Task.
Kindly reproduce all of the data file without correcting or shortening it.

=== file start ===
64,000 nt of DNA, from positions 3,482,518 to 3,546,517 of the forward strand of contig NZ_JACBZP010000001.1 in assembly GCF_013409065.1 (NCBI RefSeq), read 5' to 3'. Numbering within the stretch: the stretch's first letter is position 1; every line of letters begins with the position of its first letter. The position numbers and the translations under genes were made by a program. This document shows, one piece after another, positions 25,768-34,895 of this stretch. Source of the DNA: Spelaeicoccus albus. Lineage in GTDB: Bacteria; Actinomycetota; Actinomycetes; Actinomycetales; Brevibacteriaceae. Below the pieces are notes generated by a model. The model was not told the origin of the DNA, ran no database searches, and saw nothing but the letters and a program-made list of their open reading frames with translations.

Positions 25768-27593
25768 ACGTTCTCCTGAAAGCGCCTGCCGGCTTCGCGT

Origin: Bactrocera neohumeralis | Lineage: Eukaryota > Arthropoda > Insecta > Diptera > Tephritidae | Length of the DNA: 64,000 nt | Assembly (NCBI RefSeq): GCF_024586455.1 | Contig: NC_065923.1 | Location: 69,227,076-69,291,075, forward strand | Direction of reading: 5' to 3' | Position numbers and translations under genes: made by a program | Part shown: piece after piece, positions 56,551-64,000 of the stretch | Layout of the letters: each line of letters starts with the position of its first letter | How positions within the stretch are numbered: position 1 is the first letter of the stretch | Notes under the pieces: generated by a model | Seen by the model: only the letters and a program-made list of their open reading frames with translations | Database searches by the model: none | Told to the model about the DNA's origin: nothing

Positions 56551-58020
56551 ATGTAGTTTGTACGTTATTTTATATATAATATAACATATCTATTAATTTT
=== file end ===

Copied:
64,000 nt of DNA, from positions 3,482,518 to 3,546,517 of the forward strand of contig NZ_JACBZP010000001.1 in assembly GCF_013409065.1 (NCBI RefSeq), read 5' to 3'. Numbering within the stretch: the stretch's first letter is position 1; every line of letters begins with the position of its first letter. The position numbers and the translations under genes were made by a program. This document shows, one piece after another, positions 25,768-34,895 of this stretch. Source of the DNA: Spelaeicoccus albus. Lineage in GTDB: Bacteria; Actinomycetota; Actinomycetes; Actinomycetales; Brevibacteriaceae. Below the pieces are notes generated by a model. The model was not told the origin of the DNA, ran no database searches, and saw nothing but the letters and a program-made list of their open reading frames with translations.

Positions 25768-27593
25768 ACGTTCTCCTGAAAGCGCCTGCCGGCTTCGCGT

Origin: Bactrocera neohumeralis | Lineage: Eukaryota > Arthropoda > Insecta > Diptera > Tephritidae | Length of the DNA: 64,000 nt | Assembly (NCBI RefSeq): GCF_024586455.1 | Contig: NC_065923.1 | Location: 69,227,076-69,291,075, forward strand | Direction of reading: 5' to 3' | Position numbers and translations under genes: made by a program | Part shown: piece after piece, positions 56,551-64,000 of the stretch | Layout of the letters: each line of letters starts with the position of its first letter | How positions within the stretch are numbered: position 1 is the first letter of the stretch | Notes under the pieces: generated by a model | Seen by the model: only the letters and a program-made list of their open reading frames with translations | Database searches by the model: none | Told to the model about the DNA's origin: nothing

Positions 56551-58020
56551 ATGTAGTTTGTACGTTATTTTATATATAATATAACATATCTATTAATTTT